By Mike Dembe
Are wheels spinning in your head when it comes to selecting the right tire for your skid steer loader? With a versatility and popularity that’s unmatched in the marketplace, skid steer loaders are the Swiss Army knives of compact equipment machines.
By Mike Dembe
You can throw on them whatever tool is required to get the job done – buckets of all shapes and sizes, augers, palette forks, rototillers – easily and in no time. But this versatility can also present challenges from a tire perspective when you don’t know precisely what the machine will be doing, or where it will be working.
Tires are typically the most expensive consumable item on a skid steer loader, so it pays to acquire some knowledge before tire shopping. Whether you’re renting to weekend warriors digging a swimming pool in the backyard, a professional building a road, or a farmer doing a much wider variety of jobs, choosing the right tire from the options out there will minimize your costs and headaches and maximize your machine’s performance.
Choices, choices, choices
Tires for skid steer loaders fit into three broad categories. First, there are two pneumatic (air) tire options on the market. Of those, there’s bias ply tires, which are the most popular tire option found on the majority of the over one million skid steer loaders in North America active in the field today. Secondly, there are radial tires. These are barely used in the skid steer market these days because their benefits are not suited for the jobs of the machine and are typically more expensive. Thirdly, there are solid tires, which are a rising trend and becoming increasingly relevant. Together, bias ply and solid tires constitute approximately 98 per cent of the market for skid steer loader tires, so we’ll focus on them.
Bias ply technology
Skid steer users focus mainly on bias ply over radial technology. Bias ply tires have earned their popularity because they’re a cost-effective solution and offer a wide selection in terms of different styles and tread pattern options. Their sidewalls are also stronger than the sidewalls on a radial tire because the rubber plies making the tire are set at an angle (“bias”) to the direction of travel, rather than at 90 degrees. This is obviously important on construction sites where the tire is likely to encounter sharp debris and rugged terrain. For your average landscaping or construction job and other general purposes, bias ply is the go-to tire choice.
When it comes to pneumatic tires, some users opt to have them filled with a polyurethane compound. This is what’s known in the industry as foam-filled tires, or simply filled tires. A two-part polyurethane is mixed together to create a thick maple-syrup-looking blend that’s then pumped into the tire to completely replace the air in the cavity. Once it’s cured, you’ve basically turned your pneumatic tire into a solid tire and can expect it to perform like the latter in terms of ride quality and flat-free operation.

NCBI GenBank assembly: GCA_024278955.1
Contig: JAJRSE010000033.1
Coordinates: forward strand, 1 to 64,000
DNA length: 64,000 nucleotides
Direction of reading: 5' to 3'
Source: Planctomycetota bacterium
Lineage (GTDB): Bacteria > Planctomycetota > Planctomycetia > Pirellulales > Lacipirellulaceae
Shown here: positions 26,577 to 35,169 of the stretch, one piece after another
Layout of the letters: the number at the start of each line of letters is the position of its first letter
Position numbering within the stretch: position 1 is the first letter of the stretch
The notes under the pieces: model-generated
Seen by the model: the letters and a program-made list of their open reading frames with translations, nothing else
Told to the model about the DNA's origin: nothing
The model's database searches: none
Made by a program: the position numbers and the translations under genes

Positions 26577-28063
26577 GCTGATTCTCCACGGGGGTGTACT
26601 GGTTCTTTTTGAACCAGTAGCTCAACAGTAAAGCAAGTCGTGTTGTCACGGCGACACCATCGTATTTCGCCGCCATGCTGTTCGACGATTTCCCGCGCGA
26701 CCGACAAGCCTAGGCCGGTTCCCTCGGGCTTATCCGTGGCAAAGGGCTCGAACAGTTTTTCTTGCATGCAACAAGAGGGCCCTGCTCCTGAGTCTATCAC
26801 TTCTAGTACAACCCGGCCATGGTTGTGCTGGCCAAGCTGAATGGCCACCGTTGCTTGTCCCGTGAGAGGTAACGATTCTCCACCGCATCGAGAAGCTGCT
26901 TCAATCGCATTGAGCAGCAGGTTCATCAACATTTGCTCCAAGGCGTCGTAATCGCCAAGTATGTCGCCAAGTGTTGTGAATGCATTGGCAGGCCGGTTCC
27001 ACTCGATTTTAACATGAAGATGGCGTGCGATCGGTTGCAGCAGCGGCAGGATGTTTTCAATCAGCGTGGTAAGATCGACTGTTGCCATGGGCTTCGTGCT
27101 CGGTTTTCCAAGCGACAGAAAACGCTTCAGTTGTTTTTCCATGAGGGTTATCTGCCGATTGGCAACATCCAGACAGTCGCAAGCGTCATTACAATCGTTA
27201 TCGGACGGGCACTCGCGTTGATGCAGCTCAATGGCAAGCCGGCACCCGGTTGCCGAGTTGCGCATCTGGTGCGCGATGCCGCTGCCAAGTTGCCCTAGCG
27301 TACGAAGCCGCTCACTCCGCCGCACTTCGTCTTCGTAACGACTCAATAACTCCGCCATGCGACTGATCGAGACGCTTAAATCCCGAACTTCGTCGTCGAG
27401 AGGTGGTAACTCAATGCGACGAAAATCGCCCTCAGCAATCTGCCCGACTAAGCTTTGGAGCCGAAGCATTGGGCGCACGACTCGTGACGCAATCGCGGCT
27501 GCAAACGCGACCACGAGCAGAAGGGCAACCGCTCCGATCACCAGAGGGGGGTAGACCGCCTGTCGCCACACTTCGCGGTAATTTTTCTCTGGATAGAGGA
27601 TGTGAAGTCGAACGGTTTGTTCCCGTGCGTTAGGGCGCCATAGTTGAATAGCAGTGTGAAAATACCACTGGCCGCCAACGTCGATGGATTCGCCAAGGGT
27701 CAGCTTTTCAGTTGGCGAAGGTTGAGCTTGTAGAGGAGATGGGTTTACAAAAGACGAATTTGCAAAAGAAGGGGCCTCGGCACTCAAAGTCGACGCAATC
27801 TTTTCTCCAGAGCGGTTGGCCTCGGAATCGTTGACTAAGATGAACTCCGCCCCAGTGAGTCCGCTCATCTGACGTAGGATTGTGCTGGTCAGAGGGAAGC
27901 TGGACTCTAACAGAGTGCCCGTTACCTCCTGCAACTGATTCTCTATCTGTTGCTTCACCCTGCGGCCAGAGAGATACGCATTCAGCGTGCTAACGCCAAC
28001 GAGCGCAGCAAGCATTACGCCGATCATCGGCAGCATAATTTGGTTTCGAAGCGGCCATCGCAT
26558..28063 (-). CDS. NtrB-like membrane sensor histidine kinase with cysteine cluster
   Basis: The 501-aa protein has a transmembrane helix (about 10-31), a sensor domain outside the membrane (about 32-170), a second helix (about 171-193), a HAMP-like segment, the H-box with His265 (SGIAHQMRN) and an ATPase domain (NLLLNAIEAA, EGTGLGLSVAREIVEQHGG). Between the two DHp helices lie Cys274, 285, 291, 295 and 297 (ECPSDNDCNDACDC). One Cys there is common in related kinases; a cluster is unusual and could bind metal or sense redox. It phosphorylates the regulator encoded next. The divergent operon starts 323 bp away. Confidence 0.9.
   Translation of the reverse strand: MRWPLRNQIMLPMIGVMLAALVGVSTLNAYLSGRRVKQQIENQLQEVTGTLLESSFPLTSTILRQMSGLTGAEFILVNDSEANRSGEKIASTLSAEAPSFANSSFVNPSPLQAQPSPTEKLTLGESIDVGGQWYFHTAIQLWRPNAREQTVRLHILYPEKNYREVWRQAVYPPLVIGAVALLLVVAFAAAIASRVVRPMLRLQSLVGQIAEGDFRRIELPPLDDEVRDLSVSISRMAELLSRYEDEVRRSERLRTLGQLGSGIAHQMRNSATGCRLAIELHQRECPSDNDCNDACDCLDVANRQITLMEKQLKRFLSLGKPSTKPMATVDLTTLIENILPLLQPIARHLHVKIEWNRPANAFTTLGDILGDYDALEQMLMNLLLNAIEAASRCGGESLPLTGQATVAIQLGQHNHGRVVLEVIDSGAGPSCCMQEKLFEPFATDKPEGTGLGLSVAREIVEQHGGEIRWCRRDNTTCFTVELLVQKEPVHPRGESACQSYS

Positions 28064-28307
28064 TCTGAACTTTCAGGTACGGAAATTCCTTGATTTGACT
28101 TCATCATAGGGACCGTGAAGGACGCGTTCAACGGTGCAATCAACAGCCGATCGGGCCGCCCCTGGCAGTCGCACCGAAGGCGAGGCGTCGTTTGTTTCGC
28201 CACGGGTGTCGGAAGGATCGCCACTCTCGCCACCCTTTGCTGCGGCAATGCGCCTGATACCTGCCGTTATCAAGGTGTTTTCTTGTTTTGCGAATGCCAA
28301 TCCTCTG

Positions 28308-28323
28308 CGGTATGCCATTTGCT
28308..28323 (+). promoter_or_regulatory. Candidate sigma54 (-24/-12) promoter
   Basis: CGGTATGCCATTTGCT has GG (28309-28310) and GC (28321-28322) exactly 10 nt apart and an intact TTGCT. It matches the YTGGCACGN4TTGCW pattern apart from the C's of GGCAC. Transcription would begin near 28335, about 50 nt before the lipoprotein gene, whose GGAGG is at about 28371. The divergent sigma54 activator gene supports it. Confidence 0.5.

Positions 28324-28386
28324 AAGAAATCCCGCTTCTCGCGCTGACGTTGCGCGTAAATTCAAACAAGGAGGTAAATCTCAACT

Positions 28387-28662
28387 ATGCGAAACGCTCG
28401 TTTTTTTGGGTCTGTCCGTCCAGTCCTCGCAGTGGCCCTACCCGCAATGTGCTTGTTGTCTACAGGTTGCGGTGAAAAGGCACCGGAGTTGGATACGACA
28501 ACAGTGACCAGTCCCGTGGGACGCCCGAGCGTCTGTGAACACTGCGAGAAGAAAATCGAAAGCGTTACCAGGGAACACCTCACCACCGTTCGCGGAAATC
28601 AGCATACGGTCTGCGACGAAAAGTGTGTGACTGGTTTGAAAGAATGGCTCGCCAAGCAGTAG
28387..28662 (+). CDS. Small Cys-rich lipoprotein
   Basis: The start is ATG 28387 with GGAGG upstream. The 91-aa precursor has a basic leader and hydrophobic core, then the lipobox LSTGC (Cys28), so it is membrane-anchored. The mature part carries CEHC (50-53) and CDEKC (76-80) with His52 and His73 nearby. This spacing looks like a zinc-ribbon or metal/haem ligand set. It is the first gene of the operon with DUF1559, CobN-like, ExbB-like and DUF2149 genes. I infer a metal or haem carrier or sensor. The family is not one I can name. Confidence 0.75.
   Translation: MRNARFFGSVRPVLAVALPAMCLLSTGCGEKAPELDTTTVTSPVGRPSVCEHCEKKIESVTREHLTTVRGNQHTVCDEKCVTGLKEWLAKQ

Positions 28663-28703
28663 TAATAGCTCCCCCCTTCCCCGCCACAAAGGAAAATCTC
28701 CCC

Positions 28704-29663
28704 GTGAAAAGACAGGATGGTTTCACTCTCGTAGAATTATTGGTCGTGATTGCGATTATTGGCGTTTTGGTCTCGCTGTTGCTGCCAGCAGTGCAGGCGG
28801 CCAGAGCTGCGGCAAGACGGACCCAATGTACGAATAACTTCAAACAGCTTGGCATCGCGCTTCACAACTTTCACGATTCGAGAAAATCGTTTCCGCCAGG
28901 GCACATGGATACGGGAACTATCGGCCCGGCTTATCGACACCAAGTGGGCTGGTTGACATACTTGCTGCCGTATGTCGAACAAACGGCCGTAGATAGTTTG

Foam fill can be an aftermarket add-on at your local tire dealer, so you don’t need to make that decision at the time of machine purchase. The process is not cheap (it can range between $170 to $300 per tire), so you would have to have a real flat tire issue or flat tire aversion to have it be a viable option you would consider. It’s also always best to foam fill when the tire is new, or nearly new, to get the most out them and your investment.
Solid tires are all about durability. As their name suggests, they’re solid all the way through. You want to look at these tires for your more extreme-duty environments where an air-filled tire would be insufficient to handle the demands. You’ll find solid tires rolling in scrap yards, mines and demolition sites where what’s required is durability, longevity, and a flat-free operation. Many solid tires are designed with embedded apertures to allow for increased ride comfort.
Technically, they’re not tires but over-the-tire track (OTTs) deserve a space on this list. With OTTs you basically wrap and then connect a rubber track around both sets of front and rear tires. In as little as 20 minutes you can convert your skid steer loader into what’s essentially a track loader. It’s an easy on, easy off, attachment that gives you all the performance and benefits of a track machine, but only when you need it. With a wider footprint, tracked machines have increased manoeuverability and stability and thrive working in deep, off-road muddy conditions where traction and flotation solutions are required. At $2,500 to $3,500 for an OTT, it’s no small investment, so you want to have some valid reasons to justify the cost.
Talk to your dealer
The best advice for a skid steer user, whether you’re a one-machine operator or you’ve got a whole fleet on the go, is to work with your local tire provider. Develop a good working relationship with them and engage in a conversation about what it is your customers will be doing with the equipment. Talk openly about past experiences with brands and any pain points you might be feeling. As a rental operator, you probably need to do all you can to prevent flat tires. Perhaps your customers encounter a lot of traction issues. Do you want to have the longest-lasting tires on the market, or do you just want cheap, round and black?
Remember there’s no perfect tire for every application and there’s usually trade-offs involved, but if the dealer has a robust understanding of the various conditions and variables that are at play they’ll be in a good position to zero in on an optimal recommendation for your needs.
Mike Dembe is executive director of product management for construction at Camso.